Hurricane Harvey Draws Texas And Japan Closer

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by Heejae Park
Kenichiro Sasae, the Ambassador of Japan to the United States, Diplomats and Staffs sent message card to cheer people in Texas with a donation to Red Cross [Image: Japan Embassy in DC official twitter account]

Texas was hit by the most destructive hurricane to make landfall in the United States since Charley in 2004. While the sudden disaster has wrought devastation in the state, this storm has drawn people in Texas and Japan closer. The Japanese, who have suffered from numerous natural disasters in recent years, did not stand still. Yoshiki Hayashi, known for his musical group X-Japan, donated $25,000 to the Red Cross to aid relief efforts to Hurricane Harvey victims. According to Yoshiki, he feels that America is his second home, even though he is a Japanese citizen.

Other Japanese organizations followed suit. In particular, several Japanese automobile corporations have led the way. Toyota provided a combined relief effort of over $3 million to victims of Hurricane Harvey. Its efforts included funds for several organizations helping with disaster relief like the American Red Cross, as well as matching contributions, donations, volunteerism, and in-kind donations of pre-owned vehicles. Additionally, Honda and Mazda each gave $100,000 donations to the Red Cross. Honda further assisted by working to establish websites where individuals can contribute directly to the Red Cross. Additionally, Kubota, a tractor corporation, pledged $1 million in relief funds and Mizuho, a financial corporation, gave a combined $150,000 to Habitat for Humanity.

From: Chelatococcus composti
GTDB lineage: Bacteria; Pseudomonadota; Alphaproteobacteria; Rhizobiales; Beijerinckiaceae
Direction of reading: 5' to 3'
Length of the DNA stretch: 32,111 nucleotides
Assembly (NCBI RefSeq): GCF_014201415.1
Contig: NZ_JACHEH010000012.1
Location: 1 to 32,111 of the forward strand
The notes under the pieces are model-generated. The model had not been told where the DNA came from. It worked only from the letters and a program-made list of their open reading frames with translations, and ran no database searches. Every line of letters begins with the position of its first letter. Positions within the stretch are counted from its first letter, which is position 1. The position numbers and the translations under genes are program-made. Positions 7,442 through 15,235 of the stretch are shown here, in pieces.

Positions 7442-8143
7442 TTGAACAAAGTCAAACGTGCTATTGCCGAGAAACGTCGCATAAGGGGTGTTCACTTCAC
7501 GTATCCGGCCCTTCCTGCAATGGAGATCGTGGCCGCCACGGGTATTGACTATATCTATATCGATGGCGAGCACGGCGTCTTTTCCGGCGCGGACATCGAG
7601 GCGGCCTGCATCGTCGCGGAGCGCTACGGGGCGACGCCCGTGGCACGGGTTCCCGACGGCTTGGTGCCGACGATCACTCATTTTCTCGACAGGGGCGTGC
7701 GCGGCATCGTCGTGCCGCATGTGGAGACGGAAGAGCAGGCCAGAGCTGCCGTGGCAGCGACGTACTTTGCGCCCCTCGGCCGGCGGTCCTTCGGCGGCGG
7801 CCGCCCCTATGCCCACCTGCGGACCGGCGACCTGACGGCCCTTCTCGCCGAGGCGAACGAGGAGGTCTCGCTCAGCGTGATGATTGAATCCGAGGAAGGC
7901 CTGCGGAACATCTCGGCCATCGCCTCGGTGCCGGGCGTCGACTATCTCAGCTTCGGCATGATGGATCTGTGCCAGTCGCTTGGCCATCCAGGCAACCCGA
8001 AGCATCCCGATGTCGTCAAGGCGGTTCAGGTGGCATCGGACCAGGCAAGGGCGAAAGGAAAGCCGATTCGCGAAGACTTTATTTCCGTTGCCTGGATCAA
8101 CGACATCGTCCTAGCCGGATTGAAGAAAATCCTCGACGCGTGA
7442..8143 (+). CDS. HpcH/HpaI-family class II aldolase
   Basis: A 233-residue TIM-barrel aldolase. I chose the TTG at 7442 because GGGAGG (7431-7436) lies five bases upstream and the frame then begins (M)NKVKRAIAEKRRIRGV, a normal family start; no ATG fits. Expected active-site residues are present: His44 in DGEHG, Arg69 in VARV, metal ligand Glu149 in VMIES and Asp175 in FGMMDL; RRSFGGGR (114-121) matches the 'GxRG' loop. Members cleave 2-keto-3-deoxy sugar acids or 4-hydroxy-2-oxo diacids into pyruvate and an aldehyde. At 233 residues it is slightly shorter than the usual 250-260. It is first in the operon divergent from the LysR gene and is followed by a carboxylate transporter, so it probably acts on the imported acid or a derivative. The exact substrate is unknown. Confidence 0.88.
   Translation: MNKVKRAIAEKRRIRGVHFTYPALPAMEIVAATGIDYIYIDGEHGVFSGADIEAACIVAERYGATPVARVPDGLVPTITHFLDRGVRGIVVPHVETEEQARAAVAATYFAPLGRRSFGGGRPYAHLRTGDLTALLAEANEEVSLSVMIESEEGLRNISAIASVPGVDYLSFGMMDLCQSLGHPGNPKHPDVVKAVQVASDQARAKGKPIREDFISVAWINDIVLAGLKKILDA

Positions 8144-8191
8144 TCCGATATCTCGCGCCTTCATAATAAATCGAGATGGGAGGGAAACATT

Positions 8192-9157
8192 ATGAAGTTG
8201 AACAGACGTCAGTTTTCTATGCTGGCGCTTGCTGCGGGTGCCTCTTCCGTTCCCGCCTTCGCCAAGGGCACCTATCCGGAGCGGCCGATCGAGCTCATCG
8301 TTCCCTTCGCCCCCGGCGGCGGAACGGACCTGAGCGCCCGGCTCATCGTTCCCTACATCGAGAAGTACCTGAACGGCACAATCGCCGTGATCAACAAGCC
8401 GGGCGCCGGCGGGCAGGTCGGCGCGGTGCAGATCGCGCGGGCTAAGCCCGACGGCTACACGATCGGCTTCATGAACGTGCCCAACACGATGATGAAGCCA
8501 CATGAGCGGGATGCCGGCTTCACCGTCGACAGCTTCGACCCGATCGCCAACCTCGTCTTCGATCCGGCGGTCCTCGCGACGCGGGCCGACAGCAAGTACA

Historically, Japan and Texas have assisted in each other’s relief activities. San Antonio, a major city in south-central Texas, aided fundraising efforts for its sister city of Kumamoto in Japan when it was hit by multiple earthquakes in 2016 that led to severe infrastructural damage, thousands of injuries, and 49 deaths. The donations reached over $47 million in the four days following the disaster. San Antonio and Kumamoto signed the sister city agreement in 1987. Ivy R. Taylor, the predecessor mayor of San Antonio, stated in 2016 “the warm and passionate response from many of our community partners who want to help our sister city is a testament to the bond that has united our two cities for almost 30 years”.

 

Heejae Park is a Research Intern at the East-West Center in Washington D.C. and an Asan Washington Young Fellow with the Asan Academy in Seoul.